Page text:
Tuesday, June 17, 2014

May the peace of God be with you

Porque de todo corazon ofrecieron a Jehova voluntariamente. 1 Cronicas 29,9

Asimismo, hermanos, os hacemos saber la gracia de Dios que se ha dado a las iglesias de Macedonia; que en grande prueba de tribulacion, la abundancia de su gozo y su profunda probreza abundaron en riquezas de su generosidad. 2 Corintios 8,1-2

Señor, con frequencia solo bastan pequenos gestos para hacer feliz a mis hermanos y hermanas, pero a pesar de su simplicidad, son los gestos mas valiosos ante tus ojos. Maestro del amor, ensename tu hermosa arte de dar abnegadamente con alegria y con el corazon.

The cathedral bells ring every half hour all night long in Santiago. And seagulls call as they circle the two towers. And the quiet sounds of a city, glasses tinkling and soft laughter rise and are gathered outside the open attic window on our fifth floor room of this little pension, La Santa Cristina.



And as I listened throughout the peaceful night, I considered what lies ahead, the road back home, as the priest yesterday carefully reminded the hundreds of pilgrims before him, the important Way,  the Be perfect as I am perfect Way of following Jesus, I wondered what that would look like in Tucson, Arizona, and my world of checklists and schedules and Important Things To Do.

And one of the things I read this morning was a wonderful article in Leadership Magazine, by Gordon McDonald, a man made wise through his own pilgrimage on The Quiet Strength of a Peaceful Leader.


Peace is an oft-used word in and beyond the Bible. In its largest sense, it describes any system in which there is order, justice, and security. The Romans talked about peace (Pax Romana), but their system was sustained through violence and intimidation. The Jews of Jerusalem had their own concepts of peace: a kingdom that mirrored the ancient reign of David. These were concepts of peace imposed from the outside of a person.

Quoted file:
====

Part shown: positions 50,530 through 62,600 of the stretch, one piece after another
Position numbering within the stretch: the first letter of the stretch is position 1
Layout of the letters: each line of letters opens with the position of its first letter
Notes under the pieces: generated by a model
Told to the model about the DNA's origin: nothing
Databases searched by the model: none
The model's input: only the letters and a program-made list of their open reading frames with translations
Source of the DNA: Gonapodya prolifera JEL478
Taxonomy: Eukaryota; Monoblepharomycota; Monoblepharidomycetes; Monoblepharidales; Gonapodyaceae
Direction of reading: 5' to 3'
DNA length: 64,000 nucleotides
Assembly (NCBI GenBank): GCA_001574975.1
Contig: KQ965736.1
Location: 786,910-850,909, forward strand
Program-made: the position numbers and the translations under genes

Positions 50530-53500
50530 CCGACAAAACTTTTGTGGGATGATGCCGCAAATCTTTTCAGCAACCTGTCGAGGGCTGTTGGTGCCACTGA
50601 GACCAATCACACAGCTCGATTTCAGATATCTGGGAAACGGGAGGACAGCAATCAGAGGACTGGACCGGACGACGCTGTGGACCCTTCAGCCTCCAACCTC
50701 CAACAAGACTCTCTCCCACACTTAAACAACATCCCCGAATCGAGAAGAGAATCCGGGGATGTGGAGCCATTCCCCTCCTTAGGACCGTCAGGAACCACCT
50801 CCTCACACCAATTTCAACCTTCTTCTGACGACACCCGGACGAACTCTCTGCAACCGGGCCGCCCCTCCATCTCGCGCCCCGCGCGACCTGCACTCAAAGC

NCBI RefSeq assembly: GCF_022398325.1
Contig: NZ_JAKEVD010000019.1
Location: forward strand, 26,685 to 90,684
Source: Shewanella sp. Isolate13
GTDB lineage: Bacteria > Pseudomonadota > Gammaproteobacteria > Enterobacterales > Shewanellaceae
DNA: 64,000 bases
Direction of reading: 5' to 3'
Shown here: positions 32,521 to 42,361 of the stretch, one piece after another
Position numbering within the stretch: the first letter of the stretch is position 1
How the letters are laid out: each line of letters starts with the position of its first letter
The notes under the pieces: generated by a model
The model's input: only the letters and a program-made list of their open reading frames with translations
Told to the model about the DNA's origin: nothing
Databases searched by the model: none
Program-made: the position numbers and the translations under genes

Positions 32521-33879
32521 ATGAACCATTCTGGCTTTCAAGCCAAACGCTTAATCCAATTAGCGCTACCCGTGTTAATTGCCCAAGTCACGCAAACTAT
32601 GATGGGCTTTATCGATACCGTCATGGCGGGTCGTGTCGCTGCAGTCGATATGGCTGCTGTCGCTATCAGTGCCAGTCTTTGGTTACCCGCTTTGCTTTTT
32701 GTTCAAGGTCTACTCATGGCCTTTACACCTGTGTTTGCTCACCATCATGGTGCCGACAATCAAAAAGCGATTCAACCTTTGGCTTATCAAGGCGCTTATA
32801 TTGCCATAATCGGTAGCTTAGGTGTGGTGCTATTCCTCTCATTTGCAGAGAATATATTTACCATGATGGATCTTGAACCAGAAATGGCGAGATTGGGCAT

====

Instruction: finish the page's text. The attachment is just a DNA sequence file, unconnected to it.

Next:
But then Jesus came, speaking of a peace that took root inside a person. This peace was impervious to any form of opposition. You can do away with the body, Jesus said, but never the soul. His was a radical idea: that all things start in a person's heart.


The monastics made this point with a story: A cruel warlord confronted an old monk, commanding the monk to bow to him, but the monk refused.


"Do you know who I am?" bellowed the warlord. "I am he who has the power to run you through with a sword."


"And do you know who I am?" responded the monk. "I am he who has the power to let you run me through with a sword."


This old man, unbowed, was peaceful from his core. He operated out of an ordered heart.

Jesus said his peace was not compatible with the "world's" view of peace (John 14:27). He created a movement whose trademarks were humility, compassion, mercy, and a breaking down of barriers that traditionally separated people. And this movement needed peaceful leaders.

And lest I feel overwhelmed by it all, the longings of my heart that I believe are His longings as well, I am to remember, He calmed the storm with but one word.

Paul referred to this as "the peace of Christ," and he urged Colossian Christ-followers to reorient themselves around this trait.


"My peace I give you … don't let your hearts be troubled," Jesus said to the disciples. When Christ's peace prevailed, one's instinct to hate, to fear, to dominate, to grasp and control was arrested. In fact, one of the premier evidences that Jesus was truly Lord of a person's life (or a group's life, for that matter) was that his way of peace effectively overcame trouble in one's heart, in one's relationships, and in one's connection with God.